Within the next year the EU house of cards would finally begin to disentigrate rapidly and we will pop up the champagne corks to celebrate.

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    1. Quote: "Within the next year the EU house of cards would finally begin to disentigrate rapidly and we will pop up the champagne corks to celebrate."

      Will that be the day the Greeks will start to care for themselves and stop to ask other nations for money?

      Urs

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    2. Urs:

      Why would we ever do this? Stop ask cheap money from europeans who have all kinds of different problems to hide and therefore they need diversions pretending to be lenders when in fact they are destroyers of everything decent in this world and love to lend because this hides their crooked nature?

      Make sure you keep lending until I give the "enough" signal.


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    3. Quote: "Why would we ever do this?"

      Because after you have "popped up the champagne corks to celebrate" you may notice that you not only party the desintigration of the EU house of cards but unfortunately the derailment of the gravy train from Brussels. Tough luck, Greeks.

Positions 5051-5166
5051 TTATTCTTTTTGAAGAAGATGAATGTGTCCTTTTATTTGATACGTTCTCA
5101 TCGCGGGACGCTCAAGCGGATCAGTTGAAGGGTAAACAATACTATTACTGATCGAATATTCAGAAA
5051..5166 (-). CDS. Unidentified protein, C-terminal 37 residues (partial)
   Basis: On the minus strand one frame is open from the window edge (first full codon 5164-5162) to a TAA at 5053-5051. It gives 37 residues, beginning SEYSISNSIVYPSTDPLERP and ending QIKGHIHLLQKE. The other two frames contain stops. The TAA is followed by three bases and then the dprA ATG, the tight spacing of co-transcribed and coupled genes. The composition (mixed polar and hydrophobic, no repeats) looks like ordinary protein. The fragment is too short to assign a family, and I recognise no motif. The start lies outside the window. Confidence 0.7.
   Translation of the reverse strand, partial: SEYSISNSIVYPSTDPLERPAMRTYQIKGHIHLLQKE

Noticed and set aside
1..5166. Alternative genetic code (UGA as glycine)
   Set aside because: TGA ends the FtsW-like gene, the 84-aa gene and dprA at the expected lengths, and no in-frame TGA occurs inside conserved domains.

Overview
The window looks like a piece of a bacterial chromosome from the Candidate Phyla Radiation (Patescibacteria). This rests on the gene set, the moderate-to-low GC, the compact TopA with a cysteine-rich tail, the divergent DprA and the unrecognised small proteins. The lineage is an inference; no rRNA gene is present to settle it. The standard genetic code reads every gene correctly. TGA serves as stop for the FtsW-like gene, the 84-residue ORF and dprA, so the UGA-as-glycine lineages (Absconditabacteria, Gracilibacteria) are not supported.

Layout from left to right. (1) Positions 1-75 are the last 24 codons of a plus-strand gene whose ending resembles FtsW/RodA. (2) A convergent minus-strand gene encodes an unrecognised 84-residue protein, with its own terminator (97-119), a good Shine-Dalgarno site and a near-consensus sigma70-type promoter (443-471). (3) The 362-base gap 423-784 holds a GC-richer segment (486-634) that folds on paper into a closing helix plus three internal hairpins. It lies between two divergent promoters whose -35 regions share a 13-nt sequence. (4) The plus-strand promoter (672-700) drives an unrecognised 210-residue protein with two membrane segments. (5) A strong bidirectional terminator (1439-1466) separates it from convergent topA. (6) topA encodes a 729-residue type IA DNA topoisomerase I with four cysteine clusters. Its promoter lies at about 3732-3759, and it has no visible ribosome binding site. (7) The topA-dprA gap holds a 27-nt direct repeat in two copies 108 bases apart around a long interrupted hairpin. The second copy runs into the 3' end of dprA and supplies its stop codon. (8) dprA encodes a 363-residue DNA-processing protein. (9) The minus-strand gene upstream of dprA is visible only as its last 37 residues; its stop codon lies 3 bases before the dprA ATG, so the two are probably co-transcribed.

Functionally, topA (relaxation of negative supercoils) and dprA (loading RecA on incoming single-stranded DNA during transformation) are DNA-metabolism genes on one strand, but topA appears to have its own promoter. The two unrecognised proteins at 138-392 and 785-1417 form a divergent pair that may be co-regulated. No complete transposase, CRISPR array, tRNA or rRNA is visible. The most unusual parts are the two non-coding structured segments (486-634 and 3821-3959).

Urs

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    4. Urs:

      There is no gravy train from Brussels; only a sour train. We would gradly depart from the meager funds to see the rest of europe sink. A very small price to pay for big satisfaction.

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  2. Irrate Irish consider IREXIT:

    "A Freedom of Information request by an Irish councillor revealed the nation’s contribution will rise by almost 25 per cent by 2021.

    Councillor James Charity of Galway County Council believes the shocking figures, provided by the Department of Finance (DoF) and exclusively seen by Express.co.uk, show the country must urgently assess whether it would be better off following the UK’s lead and quitting the bloc.

    The figures show Ireland’s EU budget contribution has grown rapidly from €1.529bn in 2006 to €1.952bn last year, and is set to further grow.

    Estimates put forward by Irish ministers show the contribution will continue to expand, from €2.075bn this year to an eye-watering €2.425bn in 2021.....